Atopic dermatitis is thought to affect up to 3% of the population worldwide and the desire to scratch caused by the intense itching can lead to skin damage
Atopic dermatitis is a chronic inflammatory disease that is characterised by itchy, inflamed skin, and can occur on any part of the body. Although the symptoms are external, it is a form of eczema and results from an underlying systemic inflammation. It is thought to affect up to 3% of the population worldwide, and more than two-thirds of patients have a family history of other atopic diseases such as hay fever and asthma. The desire to scratch caused by the intense itching can lead to skin damage, which is prone to bacterial infections. It is commonly treated by topical steroids.
An alternative form of treatment is being developed by Regeneron and Sanofi. Dupilumab is a fully human monoclonal antibody that blocks interleukins 4 and 13, both of which are thought to be involved in the pathophysiology of allergic diseases. A collection of early stage trials indicated its potential in atopic dermatitis.1 The randomised, double blind, placebo controlled trials recruited adults with moderate to severe atopic dermatitis despite treatment with topical glucocorticoids and calcineurin inhibitors: two four-week trials and a 12-week trial as monotherapy, and a further four-week study in combination with topical glucocorticoids.
In the four-week monotherapy studies, the drug gave rapid and dose-dependent improvements in clinical indices, biomarker levels and the transcriptome. This was replicated and extended in the 12-week study, with 85% of those given the antibody having a 50% reduction in the eczema area and severity index (EASI) score, compared with 35% of the placebo group. In the combination study, this reduction was seen in all patients given both treatments, compared with 50% of those given topical treatment plus placebo.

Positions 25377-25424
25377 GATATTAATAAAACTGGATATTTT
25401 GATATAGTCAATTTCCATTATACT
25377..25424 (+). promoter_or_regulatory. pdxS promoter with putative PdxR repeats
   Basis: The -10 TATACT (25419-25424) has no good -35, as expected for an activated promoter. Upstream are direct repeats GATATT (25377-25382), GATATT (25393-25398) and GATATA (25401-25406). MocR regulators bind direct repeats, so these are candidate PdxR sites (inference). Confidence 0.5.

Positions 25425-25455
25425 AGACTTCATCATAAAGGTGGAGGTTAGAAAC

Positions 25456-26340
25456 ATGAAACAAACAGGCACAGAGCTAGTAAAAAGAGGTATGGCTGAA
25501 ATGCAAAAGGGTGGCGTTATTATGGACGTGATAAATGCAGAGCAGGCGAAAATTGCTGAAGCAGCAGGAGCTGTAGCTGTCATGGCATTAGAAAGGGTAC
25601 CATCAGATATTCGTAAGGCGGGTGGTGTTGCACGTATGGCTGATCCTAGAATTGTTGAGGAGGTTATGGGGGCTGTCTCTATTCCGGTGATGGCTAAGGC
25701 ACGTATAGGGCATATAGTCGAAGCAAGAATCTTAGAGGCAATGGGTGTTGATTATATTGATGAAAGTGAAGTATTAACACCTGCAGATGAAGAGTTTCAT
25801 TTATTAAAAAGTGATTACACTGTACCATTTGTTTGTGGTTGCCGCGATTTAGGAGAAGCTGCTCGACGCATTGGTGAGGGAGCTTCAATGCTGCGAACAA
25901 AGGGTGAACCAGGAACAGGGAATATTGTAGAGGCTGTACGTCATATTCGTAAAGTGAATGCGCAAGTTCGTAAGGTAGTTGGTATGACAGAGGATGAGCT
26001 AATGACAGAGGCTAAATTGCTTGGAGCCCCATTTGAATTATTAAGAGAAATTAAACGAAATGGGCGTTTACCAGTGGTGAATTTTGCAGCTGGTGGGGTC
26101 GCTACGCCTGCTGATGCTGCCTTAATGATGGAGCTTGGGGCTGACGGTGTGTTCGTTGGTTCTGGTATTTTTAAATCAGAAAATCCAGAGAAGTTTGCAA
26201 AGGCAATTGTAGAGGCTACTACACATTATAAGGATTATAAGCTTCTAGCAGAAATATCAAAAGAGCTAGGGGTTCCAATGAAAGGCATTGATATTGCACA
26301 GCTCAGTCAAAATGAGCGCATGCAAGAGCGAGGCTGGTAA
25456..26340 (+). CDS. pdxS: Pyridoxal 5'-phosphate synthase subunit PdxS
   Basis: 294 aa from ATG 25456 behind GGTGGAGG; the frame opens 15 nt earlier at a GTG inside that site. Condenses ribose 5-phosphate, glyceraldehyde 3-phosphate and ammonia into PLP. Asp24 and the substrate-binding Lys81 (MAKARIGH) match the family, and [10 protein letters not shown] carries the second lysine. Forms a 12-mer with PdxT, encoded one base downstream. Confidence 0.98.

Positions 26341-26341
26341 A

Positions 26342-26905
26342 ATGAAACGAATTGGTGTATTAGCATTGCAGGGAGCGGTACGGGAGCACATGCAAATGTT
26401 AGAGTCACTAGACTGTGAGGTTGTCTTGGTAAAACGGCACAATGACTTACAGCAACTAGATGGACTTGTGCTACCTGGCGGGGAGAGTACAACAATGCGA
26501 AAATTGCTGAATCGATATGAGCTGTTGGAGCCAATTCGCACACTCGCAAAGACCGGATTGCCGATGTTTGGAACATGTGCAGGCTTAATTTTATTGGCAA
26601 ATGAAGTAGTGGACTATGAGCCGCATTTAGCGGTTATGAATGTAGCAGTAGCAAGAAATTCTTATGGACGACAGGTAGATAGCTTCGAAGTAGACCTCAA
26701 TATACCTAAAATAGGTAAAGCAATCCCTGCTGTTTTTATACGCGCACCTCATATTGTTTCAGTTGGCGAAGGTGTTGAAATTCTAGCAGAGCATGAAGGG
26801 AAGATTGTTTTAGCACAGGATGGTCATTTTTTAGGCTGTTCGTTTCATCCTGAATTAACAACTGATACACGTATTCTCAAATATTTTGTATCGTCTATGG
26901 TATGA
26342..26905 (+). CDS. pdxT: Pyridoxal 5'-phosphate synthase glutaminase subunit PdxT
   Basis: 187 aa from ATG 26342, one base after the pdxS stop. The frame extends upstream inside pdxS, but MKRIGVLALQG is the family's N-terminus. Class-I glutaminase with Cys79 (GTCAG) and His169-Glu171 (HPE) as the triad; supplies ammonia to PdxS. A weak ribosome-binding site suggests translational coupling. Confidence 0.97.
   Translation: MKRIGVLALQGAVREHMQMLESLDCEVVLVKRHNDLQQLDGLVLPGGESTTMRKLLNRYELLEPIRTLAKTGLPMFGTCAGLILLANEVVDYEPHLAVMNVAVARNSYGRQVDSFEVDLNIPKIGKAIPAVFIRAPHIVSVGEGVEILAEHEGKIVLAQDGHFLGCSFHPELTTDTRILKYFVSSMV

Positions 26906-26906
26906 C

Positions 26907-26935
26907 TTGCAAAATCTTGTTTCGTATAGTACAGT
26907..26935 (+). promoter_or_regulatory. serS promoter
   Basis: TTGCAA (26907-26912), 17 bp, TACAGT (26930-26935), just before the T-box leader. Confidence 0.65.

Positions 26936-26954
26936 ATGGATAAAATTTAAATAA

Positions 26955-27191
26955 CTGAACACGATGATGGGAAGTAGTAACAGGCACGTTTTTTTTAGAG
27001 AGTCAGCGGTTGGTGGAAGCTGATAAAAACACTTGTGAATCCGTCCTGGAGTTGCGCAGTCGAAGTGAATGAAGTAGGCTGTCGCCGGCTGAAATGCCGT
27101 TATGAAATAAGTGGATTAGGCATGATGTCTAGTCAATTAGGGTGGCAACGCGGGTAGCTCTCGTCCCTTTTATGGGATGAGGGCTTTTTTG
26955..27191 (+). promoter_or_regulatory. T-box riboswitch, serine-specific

In a randomised, placebo controlled, dose ranging Phase IIb trial, 380 patients with an EASI score of 12 or higher and an inadequate response to topical treatments were enrolled. Patients were assigned to one of six treatment groups, stratified by severity, to receive subcutaneous dupilumab in 300mg doses once a week, 200 or 300mg every two weeks, 300mg every four weeks, 100mg every four weeks, or weekly placebo, for 16 weeks.2 Additional placebo was given to those subjects in non-weekly schedules in non-treatment weeks. EASI score improvements favoured all of the groups given dupilumab, in a dose dependent manner, ranging from a 74% improvement for those given the highest weekly dose to 45% for 100mg every four weeks. In contrast, placebo gave an 18% reduction. Nasopharyngitis was the most common side-effect, in about a quarter of all patients.
The companies published top-line results from two Phase III trials via press release at the beginning of April. Across the two identically designed trials, a total of 1,379 adult patients with moderate to severe atopic dermatitis were enrolled; either their disease was not adequately controlled by topical medications, or their use was not medically advisable. Subjects were given 300mg subcutaneous doses every week or every two weeks following an initial 600mg loading dose, or placebo.
In the two trials, 37 and 36% of patients on the weekly schedule, and 38 and 37% of those on the biweekly schedule, achieved a clearing or near clearing of skin lesions, compared with 10 and 8.5% with placebo. The improvements in EASI score were all around 70% with treatment, and below 40% with placebo. Further Phase III trials are underway.
1. L.A. Beck et al. N. Engl. J. Med. 2014, 371, 130
2. D. Thaçi et al. Lancet 2016, 387, 40